The following quotations are from:
Taiaiake Alfred, Wasáse: Indigenous Pathways of Action and Freedom
“As Onkwehonwe committed to the reclamation of our dignity and strength, there are, theoretically, two viable approaches to engaging the colonial power that is thoroughly embedded in the state and in societal structures: armed resistance and non-violent contention. Each has a heritage among our peoples and is a potential formula for making change, for engaging with the adversary without deference to emotional attachments to colonial symbols or to the compromised logic of colonial approaches. They are both philosophically defensible, but are they both equally valid approaches to making change, given the realities of our situations and our goals? We need a confident position on the question as to what is the right strategy. Both armed resistance and non-violent contention are unique disciplines that require commitments that rule out overlapping allegiances between the two approaches. They are diverging and distinctive ways of making change, and the choice between the two paths is the most important decision the next generation of Onkwehonwe will collectively make.” 21
“All of the world’s big problems are in reality very small and local problems. They are brought into force as realities only in the choices made every day and in many ways by people who are enticed by certain incentives and disciplined by their fears. So, confronting huge forces like colonialism is a personal and, in some ways, a mundane process. This is not to say it is easy, but looking at it this way does give proper focus to the effort of decolonizing.
The colonizers stand on guard for their ill-gotten privileges using highly advanced techniques, mainly co-optation, division, and, when required, physical repression. The weak people in the power equation help the colonizers too, with their self-doubts, laziness, and unfortunate insistence on their own disorganization!
Challenging all of this means even redefining the terminology of our existence. Take the word, ‘colonization,’ which is actually a way of seeing and explaining what has happened to us. We cannot allow that word to be the story of our lives, because it is a narrative that in its use privileges the colonizer’s power and inherently limits our freedom, logically and mentally imposing a perpetual colonized victim way of life and view on the world. Onkwehonwe are faced not with the same adversary their ancestors confronted, but with a colonization that has recently morphed into a kind of post-modern imperialism that is more difficult to target than the previous and more obvious impositions of force and control over the structures of government within their communities. Memmi’s ‘break’ must itself be redefined.” 25-26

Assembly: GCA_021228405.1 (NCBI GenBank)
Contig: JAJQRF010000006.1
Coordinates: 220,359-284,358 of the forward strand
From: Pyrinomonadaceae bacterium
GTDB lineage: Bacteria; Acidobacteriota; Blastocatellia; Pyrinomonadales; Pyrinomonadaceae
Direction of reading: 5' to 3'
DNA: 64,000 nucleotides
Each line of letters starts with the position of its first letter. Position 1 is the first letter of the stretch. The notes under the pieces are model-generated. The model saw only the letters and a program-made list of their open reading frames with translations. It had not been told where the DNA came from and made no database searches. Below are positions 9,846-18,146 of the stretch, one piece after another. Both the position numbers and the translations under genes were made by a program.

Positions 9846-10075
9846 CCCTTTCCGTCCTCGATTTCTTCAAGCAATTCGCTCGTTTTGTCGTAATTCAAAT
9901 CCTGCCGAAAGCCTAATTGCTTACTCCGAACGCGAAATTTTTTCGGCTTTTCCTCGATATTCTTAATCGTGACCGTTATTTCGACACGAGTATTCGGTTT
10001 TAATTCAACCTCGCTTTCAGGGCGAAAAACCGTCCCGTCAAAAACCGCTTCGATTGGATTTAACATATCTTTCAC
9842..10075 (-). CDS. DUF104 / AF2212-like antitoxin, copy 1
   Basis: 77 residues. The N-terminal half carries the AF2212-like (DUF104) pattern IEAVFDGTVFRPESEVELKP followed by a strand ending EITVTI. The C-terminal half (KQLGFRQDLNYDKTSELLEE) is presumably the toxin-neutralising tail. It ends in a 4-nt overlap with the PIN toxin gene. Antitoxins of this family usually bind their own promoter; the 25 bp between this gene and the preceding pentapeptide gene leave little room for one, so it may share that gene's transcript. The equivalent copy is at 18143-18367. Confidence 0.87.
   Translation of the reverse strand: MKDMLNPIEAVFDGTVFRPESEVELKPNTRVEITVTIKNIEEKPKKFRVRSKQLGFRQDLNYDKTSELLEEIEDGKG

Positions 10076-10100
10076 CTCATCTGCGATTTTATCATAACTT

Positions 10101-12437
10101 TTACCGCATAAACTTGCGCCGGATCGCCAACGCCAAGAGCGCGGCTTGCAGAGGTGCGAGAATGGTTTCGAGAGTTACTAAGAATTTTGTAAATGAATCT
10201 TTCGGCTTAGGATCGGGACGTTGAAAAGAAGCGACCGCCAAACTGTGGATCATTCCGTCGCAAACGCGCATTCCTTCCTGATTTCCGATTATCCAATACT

“Using violence to advance our objectives would lead to frustration and failure for political and military reasons, but it would also falter for deeper spiritual and cultural reasons. I find it very difficult to see any value in asking our future generations to form their identities on and live lives of aggression; would this not validate and maintain the enemy colonizer as an omnipresent and superior reality of our existence for generations to come? This is not the legacy we want to leve for our children. To remain true to a struggle conceived within Onkwehonwe values, the en goal of our Wasáse—our warrior’s dance—must be formulated as a spiritual revolution, a culturally rooted social movement that transforms the whole of society and a political action that seeks to remake the entire landscape of power and relationship to reflect truly a liberated post-imperial vision.
Wasáse is spiritual revolution and contention. It is not a path of violence. And yet, this commitment to non-violence is not pacifism either. This is an important point to make clear: I believe there is a need for morally grounded defiance and non-violent agitation combined with the development of a collective capacity for self-defense, so as to generate within the Settler society a reason and incentive to negotiate constructively in the interest of achieving a respectful coexistence.” 27
“To be Onkwehonwwe, to be fully human, is to be living the ethic of courage and to be involved in a struggle for personal transformation and freedom from the dominance of imperial ideas and powers—especially facing the challenges in our lives today. Any other path or posture is surrender or complicity. And though I am speaking non-violently of a creative reinterpretation of what it is to be a warrior, I am doing so in full reverence and honour of the essence of the ancient warrior spirit, because a warrior makes a stand facing danger with courage and integrity. The warrior spirit is the strong medicine we need to cure the European disease. But, drawing on the old spirit, we need to create something new for ourselves and think through the reality of the present to design an appropriate strategy, use fresh tactics, and acquire new skills.” 28-29